Voters can’t tell the difference between the center left and the center right, and they don’t want either.
More than a quarter of a century ago, much of the European center left made a course change, edging away from its working-class base, accommodating itself to the globalization of capital and handing over the post-World War II social contract to private industry. Whether it was Tony Blair’s New Labour in Britain or Gerhard Schroder’s Agenda 2010 in Germany, social democracy came to terms with its traditional foe, capitalism.
Today, that compact is shattered. The once powerful center left is a shadow of its former self, and the European Union — the largest trading bloc on the planet — is in profound trouble. In election after election over the past year, Europe’s social democratic parties have gone down to defeat, although center-right parties also lost voters.
Last year’s election in the Netherlands saw the Labor Party decimated, though its conservative coalition partner also took a hit. In France, neither the Socialist Party nor the traditional conservative Les Républicains even made the runoffs in the country’s presidential vote. September’s elections in Germany saw the Social Democrats take a pounding, along with their conservative alliance partners, the Christian Democratic Union and Christian Social Union. Most recently, Italy’s center-left Democratic Party was decisively voted out of power.
The Center Erodes
It would be easy to see this as a shift to the right. The neo-Nazi Alternative for Germany party won 92 seats in the Bundestag. The Dutch anti-Muslim Party for Freedom picked up five seats. The extreme rightist National Front made the runoffs in France. The racist, anti-immigrant Northern League took 17.5% of the Italian vote and is in the running to form a government there.
But the fall of the center left has more to do with its 1990s course change than with any rightward shift by the continent. As the center left accommodated itself to capital, it eroded its trade union base. In the case of New Labour, Blair explicitly distanced the party from the unions that had been its backbone since it was founded in 1906.
In Germany, the Social Democrats began rolling back the safety net, cutting taxes for corporations and the wealthy and undermining labor codes that had guaranteed workers steady jobs at decent wages. The European Union — originally touted as a way to end the years of conflict that had embroiled the continent in two world wars — became a vehicle for enforcing economic discipline on its members. Rigid fiscal rules favored countries like Germany, Britain, Austria and the Netherlands, while straitjacketing countries like Greece, Italy, Spain, Portugal and Ireland, particularly in times of economic crisis.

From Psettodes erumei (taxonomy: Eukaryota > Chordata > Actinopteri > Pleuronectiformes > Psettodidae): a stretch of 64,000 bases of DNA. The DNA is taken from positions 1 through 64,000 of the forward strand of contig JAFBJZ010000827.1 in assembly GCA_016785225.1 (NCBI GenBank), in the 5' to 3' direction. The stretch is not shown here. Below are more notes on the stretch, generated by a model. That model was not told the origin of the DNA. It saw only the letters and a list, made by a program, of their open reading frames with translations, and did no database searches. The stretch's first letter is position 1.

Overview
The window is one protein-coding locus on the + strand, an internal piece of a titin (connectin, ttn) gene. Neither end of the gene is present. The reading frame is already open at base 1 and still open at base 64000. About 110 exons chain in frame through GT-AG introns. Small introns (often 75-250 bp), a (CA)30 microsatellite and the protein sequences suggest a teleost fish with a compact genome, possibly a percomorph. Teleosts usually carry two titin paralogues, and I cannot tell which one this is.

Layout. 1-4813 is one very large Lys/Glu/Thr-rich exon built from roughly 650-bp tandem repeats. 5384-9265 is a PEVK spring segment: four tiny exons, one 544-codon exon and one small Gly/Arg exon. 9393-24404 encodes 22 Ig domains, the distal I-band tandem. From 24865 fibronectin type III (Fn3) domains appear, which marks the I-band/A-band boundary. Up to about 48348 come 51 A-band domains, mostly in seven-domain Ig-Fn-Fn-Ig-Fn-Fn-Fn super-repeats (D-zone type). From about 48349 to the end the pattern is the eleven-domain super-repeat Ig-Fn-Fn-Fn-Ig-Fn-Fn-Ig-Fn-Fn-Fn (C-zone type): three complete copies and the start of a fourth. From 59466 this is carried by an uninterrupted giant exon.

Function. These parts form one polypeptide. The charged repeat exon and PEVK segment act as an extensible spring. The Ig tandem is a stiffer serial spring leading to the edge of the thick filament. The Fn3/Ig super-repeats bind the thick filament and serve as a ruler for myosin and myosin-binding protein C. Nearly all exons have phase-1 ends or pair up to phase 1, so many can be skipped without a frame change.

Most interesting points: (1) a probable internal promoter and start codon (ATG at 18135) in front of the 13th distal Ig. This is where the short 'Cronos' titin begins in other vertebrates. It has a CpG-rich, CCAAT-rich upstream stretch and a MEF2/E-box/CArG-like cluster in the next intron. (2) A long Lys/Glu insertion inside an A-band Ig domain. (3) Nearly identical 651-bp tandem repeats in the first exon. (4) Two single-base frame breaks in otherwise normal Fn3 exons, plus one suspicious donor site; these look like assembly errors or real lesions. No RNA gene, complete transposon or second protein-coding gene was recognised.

Center-left parties all over Europe bailed out banks and financial speculators, while inflicting ruinous austerity measures on their own populations to pay for it. It became difficult for most people to distinguish between the policies of the center right and the center left. Both backed austerity as a strategy for the debt crisis. Both weakened trade unions through “reforms” that gave employers greater power. Short-term contracts — so-called “mini jobs” — with lower wages and benefits replaced long-term job security, a strategy that fell especially hard on young people.
The Tone-Deaf Left
The recent Italian elections are a case in point. While the center-left Democratic Party bailed out several regional banks, its labor minister recommended that young Italians emigrate to find jobs. It was the idiosyncratic Five Star Movement that called for a guaranteed income for poor Italians and sharply criticized the economics of austerity.
In contrast, the Democratic Party called for “fiscal responsibility” and support for the EU, hardly a program that addressed inequality, economic malaise and youth unemployment. Euroskeptic parties took 55% of the vote, while the Democrats tumbled from 41% four years ago to 19%.
In the German elections, the Social Democrats did raise the issue of economic justice, but since the party had been part of the governing coalition under Angela Merkel’s center-right party, voters plainly did not believe it. Party leader Martin Schulz called for a “united states of Europe,” not exactly a barnburner phrase when the EU is increasingly unpopular.
Breaking a pre-election promise to go into opposition, the Social Democrats have rejoined Merkel’s “grand coalition.” While the party landed some important cabinet posts, history suggests it will pay for that decision. It also allows the neo-Nazi Alternative for Germany to be the official opposition in the Bundestag, handing it a bully pulpit.